Quantcast

17 States Investigate Dicamba Damage Complaints Spanning 2.5 Million Acres

Food

Complaints of crop damage from the powerful and volatile weedkiller dicamba have increased rapidly around the country.

According to weed scientist and University of Missouri associate professor Kevin Bradley, 17 state governments are investigating more than 1,400 official complaints of dicamba-related injuries this year covering 2.5 million acres.


"This is a substantial problem that needs to be addressed," Bradley wrote.

Reports suggest that farmers applied the herbicide to Monsanto Co.'s new dicamba-tolerant soybean and cotton crops to beat back ever-resistant weeds, but the drift-prone chemical can be picked up by the wind and land on neighboring non-target fields, crops and native plants. Fruits and vegetables, as well as other crops that are not genetically engineered to withstand dicamba, are often left cupped and distorted when exposed to the chemical.

The current rash of complaints echoes the similar devastation last summer, when 10 states reported hundreds of thousands of crop acres adversely impacted by the apparent misuse of the herbicide.

Although dicamba has been around for decades, Monsanto, DuPont Co. and BASF SE sells new formulations of the herbicide that's said to be less drift-prone and volatile than older versions when used correctly.

Monsanto execs defended its product, blaming growers for using older versions of dicamba or not following directions on the new product label. As reported by Bloomberg:

The company attributes the drifting problem to farmers using illegal, off-label products that are more volatile—and thus more prone to drift—than the latest versions of dicamba. They may also be cleaning or using their spraying equipment incorrectly, or applying dicamba when it's windy, said Robb Fraley, executive vice president and chief technology officer.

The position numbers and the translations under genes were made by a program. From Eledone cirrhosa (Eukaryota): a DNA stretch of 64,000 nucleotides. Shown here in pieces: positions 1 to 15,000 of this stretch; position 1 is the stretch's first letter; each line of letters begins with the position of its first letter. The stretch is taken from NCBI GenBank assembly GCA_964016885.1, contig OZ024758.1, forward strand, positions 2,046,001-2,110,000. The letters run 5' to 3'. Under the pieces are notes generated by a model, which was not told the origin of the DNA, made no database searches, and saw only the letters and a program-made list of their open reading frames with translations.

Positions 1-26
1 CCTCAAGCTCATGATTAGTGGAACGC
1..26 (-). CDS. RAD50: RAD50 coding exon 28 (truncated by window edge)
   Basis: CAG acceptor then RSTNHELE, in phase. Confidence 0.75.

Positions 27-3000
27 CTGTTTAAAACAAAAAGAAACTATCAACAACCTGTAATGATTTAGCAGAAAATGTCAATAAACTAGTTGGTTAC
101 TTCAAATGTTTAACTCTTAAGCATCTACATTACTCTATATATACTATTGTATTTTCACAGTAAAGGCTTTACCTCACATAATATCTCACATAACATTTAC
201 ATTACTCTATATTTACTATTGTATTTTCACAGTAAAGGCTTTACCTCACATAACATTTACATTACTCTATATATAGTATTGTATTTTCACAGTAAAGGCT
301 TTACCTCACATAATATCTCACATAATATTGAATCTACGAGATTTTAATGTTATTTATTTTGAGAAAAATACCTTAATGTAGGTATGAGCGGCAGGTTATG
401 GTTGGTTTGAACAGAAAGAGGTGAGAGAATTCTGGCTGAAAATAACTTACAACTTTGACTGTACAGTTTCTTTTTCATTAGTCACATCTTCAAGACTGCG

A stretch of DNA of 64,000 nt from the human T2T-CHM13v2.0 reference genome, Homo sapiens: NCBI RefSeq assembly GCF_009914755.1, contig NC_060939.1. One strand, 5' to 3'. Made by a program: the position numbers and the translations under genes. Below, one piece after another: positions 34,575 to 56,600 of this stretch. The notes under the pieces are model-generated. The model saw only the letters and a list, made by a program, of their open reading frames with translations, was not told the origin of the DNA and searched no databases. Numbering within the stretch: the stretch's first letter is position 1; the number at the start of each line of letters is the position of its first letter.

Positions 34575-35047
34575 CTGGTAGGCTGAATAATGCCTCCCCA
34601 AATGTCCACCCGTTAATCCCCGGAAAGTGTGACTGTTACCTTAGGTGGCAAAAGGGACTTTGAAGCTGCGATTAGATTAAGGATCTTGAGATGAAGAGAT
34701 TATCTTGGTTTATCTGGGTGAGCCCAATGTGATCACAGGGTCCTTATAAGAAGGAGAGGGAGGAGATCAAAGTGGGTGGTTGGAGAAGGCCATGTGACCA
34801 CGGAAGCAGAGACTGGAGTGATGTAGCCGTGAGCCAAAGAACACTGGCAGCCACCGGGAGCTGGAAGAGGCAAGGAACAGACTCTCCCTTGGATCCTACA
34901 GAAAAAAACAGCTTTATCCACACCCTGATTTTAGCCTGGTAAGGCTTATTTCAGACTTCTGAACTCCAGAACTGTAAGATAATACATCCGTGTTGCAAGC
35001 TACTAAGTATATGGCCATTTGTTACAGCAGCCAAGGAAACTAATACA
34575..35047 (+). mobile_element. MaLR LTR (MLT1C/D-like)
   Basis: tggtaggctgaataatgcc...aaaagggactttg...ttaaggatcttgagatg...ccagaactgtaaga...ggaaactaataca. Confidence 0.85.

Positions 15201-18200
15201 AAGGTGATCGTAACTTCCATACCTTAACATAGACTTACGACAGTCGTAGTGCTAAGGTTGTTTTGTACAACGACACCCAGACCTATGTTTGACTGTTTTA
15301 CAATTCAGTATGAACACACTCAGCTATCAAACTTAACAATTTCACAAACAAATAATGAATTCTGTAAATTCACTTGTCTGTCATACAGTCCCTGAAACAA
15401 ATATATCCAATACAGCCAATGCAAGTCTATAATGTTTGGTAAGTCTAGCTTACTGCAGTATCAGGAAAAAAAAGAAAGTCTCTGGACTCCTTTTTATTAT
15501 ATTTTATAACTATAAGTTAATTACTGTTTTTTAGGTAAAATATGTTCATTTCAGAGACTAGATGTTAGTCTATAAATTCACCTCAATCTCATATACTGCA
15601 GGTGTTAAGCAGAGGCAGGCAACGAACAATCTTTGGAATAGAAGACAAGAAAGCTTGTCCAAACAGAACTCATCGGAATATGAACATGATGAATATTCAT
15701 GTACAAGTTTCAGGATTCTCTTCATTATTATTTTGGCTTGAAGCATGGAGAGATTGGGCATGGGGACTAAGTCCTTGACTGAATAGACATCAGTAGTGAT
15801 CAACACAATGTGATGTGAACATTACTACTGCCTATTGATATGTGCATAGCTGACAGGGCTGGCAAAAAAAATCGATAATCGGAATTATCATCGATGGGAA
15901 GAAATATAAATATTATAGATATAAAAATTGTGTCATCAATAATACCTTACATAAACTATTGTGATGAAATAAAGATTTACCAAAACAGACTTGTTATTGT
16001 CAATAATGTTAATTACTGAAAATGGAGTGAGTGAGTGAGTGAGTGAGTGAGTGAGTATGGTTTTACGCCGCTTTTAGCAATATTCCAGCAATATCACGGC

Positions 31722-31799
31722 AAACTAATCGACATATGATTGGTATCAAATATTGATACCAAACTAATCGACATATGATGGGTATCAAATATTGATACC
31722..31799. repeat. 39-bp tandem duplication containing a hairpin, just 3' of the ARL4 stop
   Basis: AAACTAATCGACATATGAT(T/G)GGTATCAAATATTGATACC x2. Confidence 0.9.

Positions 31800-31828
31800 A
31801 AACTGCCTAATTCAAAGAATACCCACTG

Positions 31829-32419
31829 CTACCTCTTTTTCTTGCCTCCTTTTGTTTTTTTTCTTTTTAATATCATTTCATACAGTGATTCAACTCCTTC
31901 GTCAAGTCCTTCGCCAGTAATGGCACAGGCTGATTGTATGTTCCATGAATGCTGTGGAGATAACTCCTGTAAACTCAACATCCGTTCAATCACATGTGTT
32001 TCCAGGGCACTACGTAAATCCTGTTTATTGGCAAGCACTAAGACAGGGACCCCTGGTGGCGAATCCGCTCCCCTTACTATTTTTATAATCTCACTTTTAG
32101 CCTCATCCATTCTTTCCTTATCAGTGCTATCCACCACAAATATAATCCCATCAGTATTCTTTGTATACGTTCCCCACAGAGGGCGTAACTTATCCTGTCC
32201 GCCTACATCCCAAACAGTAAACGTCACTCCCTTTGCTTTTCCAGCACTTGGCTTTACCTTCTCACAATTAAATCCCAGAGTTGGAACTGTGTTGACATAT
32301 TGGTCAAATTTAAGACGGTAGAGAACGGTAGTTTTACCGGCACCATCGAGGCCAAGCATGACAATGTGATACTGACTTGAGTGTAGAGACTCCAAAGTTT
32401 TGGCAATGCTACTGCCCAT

But Bradley, University of Missouri's weed scientist, casted off what he considers as industry excuses:

First, does 1,411 official dicamba-related injury investigations and/or approximately 2.5 million acres of dicamba-injured soybean constitute a problem for U.S. agriculture? I guess it depends on your perspective but my answer is an emphatic yes. If you think so as well, let others know how you feel and let's stop the standard denial routine that I have heard so often this season. Instead, lets put our time and effort into figuring out where we go from here as an industry and what's going to be different about next season.

Second, I said previously that the purpose of this article is NOT to debate about the reasons for off target movement. And it isn't. And I'm not. But the reasons for off-target movement of dicamba are the number one thing we are going to have to discuss if you agree that there is a problem. So my last question is this; can you look at the scale and the magnitude of the problem on these maps and really believe that all of this can collectively be explained by some combination of physical drift, sprayer error, failure to follow guidelines, temperature inversions, generic dicamba usage, contaminated glufosinate products, and improper sprayer clean out, but that volatility is not also a factor?